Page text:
Aerial rendition of the proposed plan for the Seward Park Urban Renewal Area. (via NYC Mayor’s Office Flickr)
Seward Park Urban Renewal Area (or SPURA) is a small neighborhood at the foot of the Williamsburg Bridge in Manhattan and is the borough’s largest piece of undeveloped land south of 96th Street, unused since 1967. The six-acre area has been the cause of much debate for repurposing over the last 50 years, but last week the City revealed the developers for the proposed plan — L&M Development Partners, BFC Partners, Taconic Investment Partners and Grand Street Settlement — who can pay the $180 million price tag and begin construction within 18 months.
The project, named Essex Crossing, will be designed by SHoP Architects and Beyer Blinder Belle and will be made up of 1.65 million square feet of affordable housing, commercial space, a new Essex Street Market, and new open space, with the potential for a school and other community space, including an Andy Warhol Museum.
The New York Times reports that it was important to include “permanent affordable housing” in the plans, which would specifically cater to those displaced in the 1967 demolition by giving priority to the largely Puerto Rican population that was relocated, as granted by this 1973 lawsuit. It would also take the neighborhood “into the future by creating a neighborhood hub with badly needed housing, small-scale retail and office space for tech companies and budding entrepreneurs.”
Rendition of the proposed plans for the Essex St. and Delancey St. intersection. (via NYC Mayor’s Office Flickr)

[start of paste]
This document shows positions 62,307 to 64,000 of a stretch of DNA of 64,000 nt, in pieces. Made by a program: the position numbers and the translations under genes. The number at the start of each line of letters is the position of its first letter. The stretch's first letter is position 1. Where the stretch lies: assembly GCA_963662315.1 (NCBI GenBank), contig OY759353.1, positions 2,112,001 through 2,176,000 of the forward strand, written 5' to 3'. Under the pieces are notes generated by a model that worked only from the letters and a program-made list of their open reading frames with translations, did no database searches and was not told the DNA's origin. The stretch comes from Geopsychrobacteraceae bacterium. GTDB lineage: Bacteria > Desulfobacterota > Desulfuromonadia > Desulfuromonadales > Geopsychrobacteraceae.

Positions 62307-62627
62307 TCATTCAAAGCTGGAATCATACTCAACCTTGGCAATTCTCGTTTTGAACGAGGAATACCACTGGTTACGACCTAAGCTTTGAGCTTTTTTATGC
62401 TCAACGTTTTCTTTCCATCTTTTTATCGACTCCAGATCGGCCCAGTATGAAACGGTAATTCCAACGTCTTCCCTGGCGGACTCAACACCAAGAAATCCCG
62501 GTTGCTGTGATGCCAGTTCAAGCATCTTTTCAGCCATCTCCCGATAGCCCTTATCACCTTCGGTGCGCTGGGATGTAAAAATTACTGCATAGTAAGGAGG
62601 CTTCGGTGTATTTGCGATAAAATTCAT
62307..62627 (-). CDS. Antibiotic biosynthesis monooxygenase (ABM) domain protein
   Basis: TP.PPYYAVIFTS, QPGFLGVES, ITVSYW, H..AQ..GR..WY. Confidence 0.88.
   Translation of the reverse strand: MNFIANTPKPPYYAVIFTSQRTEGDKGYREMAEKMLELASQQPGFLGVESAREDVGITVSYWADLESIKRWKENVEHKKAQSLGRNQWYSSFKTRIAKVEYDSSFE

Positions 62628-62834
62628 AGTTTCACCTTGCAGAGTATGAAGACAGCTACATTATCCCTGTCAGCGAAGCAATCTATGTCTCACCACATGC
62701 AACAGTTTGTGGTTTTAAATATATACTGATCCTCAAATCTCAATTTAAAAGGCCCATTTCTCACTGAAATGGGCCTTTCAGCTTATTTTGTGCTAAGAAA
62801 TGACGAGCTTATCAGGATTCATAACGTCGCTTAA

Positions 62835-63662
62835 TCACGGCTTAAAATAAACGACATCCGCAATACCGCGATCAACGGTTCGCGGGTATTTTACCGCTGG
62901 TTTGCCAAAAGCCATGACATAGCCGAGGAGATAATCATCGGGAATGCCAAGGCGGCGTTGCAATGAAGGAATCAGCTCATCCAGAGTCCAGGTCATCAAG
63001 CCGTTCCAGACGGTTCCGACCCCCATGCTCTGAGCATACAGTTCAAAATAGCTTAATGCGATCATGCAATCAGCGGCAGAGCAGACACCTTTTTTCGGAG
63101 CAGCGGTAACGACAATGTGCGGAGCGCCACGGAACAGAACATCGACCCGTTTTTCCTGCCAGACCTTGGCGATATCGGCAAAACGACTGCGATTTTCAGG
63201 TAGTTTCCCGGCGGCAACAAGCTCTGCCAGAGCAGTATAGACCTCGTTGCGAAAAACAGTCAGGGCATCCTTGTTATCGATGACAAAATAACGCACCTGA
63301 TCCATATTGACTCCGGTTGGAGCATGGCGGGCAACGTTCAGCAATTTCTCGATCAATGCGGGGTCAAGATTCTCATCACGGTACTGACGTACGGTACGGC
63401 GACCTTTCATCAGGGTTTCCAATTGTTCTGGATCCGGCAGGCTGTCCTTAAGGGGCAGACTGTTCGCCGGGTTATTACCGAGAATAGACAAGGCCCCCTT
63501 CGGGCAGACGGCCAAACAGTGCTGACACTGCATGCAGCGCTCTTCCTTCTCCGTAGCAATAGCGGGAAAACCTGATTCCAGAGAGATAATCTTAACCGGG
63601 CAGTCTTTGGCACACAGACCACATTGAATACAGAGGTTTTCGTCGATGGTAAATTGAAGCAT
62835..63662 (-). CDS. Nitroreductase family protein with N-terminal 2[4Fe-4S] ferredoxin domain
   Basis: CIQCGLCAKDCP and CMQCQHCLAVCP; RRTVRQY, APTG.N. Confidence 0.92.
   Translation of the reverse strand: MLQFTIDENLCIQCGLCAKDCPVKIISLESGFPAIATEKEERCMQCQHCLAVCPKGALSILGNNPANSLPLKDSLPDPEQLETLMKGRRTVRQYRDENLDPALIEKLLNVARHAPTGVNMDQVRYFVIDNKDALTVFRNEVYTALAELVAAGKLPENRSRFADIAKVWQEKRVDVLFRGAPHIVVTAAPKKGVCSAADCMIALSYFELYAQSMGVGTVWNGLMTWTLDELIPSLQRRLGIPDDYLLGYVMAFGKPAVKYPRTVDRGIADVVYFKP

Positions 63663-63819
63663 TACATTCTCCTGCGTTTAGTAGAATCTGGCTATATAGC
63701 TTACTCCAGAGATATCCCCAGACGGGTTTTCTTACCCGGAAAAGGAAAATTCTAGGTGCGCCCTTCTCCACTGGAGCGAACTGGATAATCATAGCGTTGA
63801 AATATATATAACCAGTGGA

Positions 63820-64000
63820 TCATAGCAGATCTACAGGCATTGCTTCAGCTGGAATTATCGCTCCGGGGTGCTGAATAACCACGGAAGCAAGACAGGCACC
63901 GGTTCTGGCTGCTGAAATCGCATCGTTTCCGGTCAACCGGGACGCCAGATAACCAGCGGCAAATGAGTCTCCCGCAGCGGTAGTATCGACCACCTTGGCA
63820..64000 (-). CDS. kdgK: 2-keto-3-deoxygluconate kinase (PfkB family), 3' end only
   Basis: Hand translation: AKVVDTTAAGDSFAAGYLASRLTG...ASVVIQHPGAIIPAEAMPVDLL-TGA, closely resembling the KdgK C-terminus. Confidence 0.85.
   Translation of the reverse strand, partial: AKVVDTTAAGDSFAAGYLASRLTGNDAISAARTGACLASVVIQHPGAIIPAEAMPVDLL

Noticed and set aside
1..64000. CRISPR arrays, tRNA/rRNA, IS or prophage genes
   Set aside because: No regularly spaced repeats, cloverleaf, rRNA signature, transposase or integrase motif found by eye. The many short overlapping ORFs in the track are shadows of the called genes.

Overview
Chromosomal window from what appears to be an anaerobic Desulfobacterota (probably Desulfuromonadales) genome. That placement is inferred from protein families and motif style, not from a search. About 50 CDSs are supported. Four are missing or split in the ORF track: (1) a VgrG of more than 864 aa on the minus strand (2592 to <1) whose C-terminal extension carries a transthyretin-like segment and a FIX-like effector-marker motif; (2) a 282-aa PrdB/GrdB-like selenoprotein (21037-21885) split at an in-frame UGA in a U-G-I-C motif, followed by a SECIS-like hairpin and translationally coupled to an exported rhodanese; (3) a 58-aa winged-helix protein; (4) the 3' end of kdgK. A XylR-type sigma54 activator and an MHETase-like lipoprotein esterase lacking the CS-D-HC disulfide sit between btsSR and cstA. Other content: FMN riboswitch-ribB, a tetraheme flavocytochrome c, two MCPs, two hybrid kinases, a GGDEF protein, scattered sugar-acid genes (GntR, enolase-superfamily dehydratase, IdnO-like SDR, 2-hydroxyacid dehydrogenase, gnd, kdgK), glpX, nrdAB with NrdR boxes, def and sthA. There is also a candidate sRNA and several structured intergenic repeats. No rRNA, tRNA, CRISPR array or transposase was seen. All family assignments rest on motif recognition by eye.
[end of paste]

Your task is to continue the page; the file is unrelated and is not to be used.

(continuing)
With Mayor Michael Bloomberg’s tenure coming to a close in the coming months, it is important to note that not everything is set in stone for SPURA. Howard Jacob of the East River Housing Corporation notes: “The new mayor is going to want to put his own stamp on the project.” That being said, it’s a fully entitled, ULURP-approved project that has gone through the community approval process. Stalling for nearly half a century, plans for the neighborhood faced a lot of backlash for not allocating an abundance low-income housing. The current plans approved last week call for an even split of 50 percent affordable housing, and 50 percent market-rate housing.
Seward Park Urban Renewal Area will add to the glassy skyline that makes up Lower Manhattan. These renditions at Curbed NY highlight some of the proposed spaces in the design plans:
Plans for the Andy Warhol Museum.
Rooftop urban farm and walkways.
Aerial Rendering of Broome Street.